A blended approach to high-potential selection

Combining a top-down and bottom-up approach to high-potential programs democratizes the selection process, resulting in a more equitable system.

Today, retaining and developing top talent is an imperative. Building strong leadership from within by nurturing high-potentials is essential – not only to sustain business growth but also to maintain productivity and high performance.

Many organizations are investing in high-potential programs. However, challenges seem to start at the beginning of the process when selecting high-potential candidates. The Korn Ferry Institute’s 2020 Leadership Potential survey found only 14 percent of organizations with high-potential programs are confident they have selected the right people.

Many organizations follow a top-down approach to their high-potential selection process with two common methods: nomination by line managers and examinations of past performance. Nomination, although easy to implement, is a method ripe with subjectivity and bias. Even when favoritism is not at play, nominations are often done in lieu of a proper reward system, a requested promotion or for lack of other options for development. This leads to nominees joining high-potential programs they never wanted to be part of.

Past performance, although a good indicator of future performance in similar roles, is not a reliably good indicator for potential, as it is backward-looking. As seen with nominations, past performance does not indicate whether the individual has aspirations or “drive” for career growth.

A bottom-up approach could leverage that “drive” aspect with individuals self-nominating for high-potential programs. The process could look similar to a job application. The data collected could then be triangulated with data from managers and past performance records. A blend of the two approaches can offer a wealth of benefits:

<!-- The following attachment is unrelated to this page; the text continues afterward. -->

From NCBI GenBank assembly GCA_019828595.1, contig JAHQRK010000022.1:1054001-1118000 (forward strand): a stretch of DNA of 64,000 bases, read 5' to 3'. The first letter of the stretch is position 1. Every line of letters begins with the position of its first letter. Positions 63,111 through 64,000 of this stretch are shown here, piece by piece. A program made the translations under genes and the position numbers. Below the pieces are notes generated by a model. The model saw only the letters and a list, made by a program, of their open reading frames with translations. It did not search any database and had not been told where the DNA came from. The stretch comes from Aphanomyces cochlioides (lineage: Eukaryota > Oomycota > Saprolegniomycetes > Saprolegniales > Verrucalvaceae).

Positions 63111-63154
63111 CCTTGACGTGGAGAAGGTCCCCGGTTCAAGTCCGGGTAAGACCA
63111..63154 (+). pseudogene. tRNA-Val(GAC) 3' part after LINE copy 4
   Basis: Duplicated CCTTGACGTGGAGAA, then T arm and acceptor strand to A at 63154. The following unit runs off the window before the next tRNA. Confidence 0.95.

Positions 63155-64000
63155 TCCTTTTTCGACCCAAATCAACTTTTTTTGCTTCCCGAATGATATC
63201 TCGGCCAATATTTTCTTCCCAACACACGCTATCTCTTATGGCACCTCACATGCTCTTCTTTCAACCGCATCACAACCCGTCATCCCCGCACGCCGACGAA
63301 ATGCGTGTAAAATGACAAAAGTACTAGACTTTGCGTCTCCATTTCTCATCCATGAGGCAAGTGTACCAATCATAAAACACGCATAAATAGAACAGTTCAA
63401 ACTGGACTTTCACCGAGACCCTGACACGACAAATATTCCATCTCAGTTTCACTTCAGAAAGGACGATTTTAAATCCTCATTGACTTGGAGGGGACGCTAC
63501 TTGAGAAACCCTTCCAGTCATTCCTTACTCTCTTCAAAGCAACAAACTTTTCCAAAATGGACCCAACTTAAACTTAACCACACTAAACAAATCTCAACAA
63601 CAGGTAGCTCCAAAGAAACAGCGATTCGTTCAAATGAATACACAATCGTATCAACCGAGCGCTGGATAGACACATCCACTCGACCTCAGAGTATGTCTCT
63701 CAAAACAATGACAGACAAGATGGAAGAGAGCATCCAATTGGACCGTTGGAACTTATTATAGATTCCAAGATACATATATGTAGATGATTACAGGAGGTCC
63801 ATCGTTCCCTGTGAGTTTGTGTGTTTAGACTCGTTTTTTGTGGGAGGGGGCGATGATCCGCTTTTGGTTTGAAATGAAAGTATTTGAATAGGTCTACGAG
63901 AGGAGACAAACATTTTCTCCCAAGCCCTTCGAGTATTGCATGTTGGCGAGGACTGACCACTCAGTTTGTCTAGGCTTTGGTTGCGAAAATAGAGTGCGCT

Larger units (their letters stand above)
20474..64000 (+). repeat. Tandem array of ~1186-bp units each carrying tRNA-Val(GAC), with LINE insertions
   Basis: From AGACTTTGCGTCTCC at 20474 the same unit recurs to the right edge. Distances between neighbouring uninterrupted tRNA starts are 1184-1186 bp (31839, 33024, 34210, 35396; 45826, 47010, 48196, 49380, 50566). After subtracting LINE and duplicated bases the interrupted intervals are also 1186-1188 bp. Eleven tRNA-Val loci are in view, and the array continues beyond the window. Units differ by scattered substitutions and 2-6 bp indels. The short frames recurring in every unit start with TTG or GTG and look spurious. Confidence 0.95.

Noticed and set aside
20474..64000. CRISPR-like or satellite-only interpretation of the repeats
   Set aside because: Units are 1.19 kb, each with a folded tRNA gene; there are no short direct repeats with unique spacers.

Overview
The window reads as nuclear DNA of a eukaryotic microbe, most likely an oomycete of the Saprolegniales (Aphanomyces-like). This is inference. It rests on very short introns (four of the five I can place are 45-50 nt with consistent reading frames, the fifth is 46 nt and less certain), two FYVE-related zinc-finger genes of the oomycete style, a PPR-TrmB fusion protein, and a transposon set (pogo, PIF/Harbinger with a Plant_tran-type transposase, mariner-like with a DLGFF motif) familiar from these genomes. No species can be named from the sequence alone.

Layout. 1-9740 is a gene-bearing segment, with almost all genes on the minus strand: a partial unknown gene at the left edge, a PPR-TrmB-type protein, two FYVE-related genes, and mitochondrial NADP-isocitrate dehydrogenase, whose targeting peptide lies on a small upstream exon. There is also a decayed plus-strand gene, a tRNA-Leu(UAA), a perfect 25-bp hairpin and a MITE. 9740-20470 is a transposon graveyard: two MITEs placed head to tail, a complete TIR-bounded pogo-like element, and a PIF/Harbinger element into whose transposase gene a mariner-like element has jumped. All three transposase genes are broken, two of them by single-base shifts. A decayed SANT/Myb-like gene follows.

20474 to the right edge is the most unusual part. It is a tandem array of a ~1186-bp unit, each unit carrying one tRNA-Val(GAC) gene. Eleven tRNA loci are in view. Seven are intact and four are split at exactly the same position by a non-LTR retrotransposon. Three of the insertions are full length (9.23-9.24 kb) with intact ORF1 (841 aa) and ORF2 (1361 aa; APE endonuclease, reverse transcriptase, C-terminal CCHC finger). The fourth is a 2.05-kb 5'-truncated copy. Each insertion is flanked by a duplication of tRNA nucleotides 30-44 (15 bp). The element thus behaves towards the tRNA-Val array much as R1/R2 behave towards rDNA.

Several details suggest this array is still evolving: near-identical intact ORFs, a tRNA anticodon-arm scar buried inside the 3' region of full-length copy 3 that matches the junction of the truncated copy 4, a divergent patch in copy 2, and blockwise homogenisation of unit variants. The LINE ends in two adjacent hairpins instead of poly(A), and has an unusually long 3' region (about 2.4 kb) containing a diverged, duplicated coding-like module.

• It allows individuals to wilfully become part of a high-potential program and increases their awareness of the purpose of such programs. Investing time and energy to apply for a program makes it more likely that they will see it through if selected.
  • It provides a platform for employee voice and allows employees to have a say in their career development and progression. This can be particularly useful in situations where there is a disagreement of character between managers and employees, something that is often a hinderance to employees’ development and progression. Ideally, all managers should be invested in the development of their employees, but we all know this is not always the case.
  • It encourages a culture of initiative, accountability and ownership in terms of development and career growth by empowering employees to take control.
  • It encourages surface diversity in the high-potential pool. It opens the selection process to candidates from groups who are often marginalized due to their protected characteristics, such as race, gender identity, sexual orientation, age or disability.
  • Finally, it encourages deep diversity in the high-potential pool. It allows access to individuals who may be divergent to an organization’s typical management attitudes, values and beliefs, bypassing the bias that often creeps in at initial selection processes.

Of course, there is a risk that some nominees may overestimate their potential and there is no doubt that adding a self-nomination step to the selection process increases the time investment to the whole talent management program.

However, there are too many important benefits to ignore. A blended approach democratizes the high-potential selection process, making it more equitable and fair. This can help build trust within the organization and increase motivation and loyalty. It also allows for a greater D&I integration into talent management. It’s the ethical thing to do in a global talent market that increasingly values ethical businesses.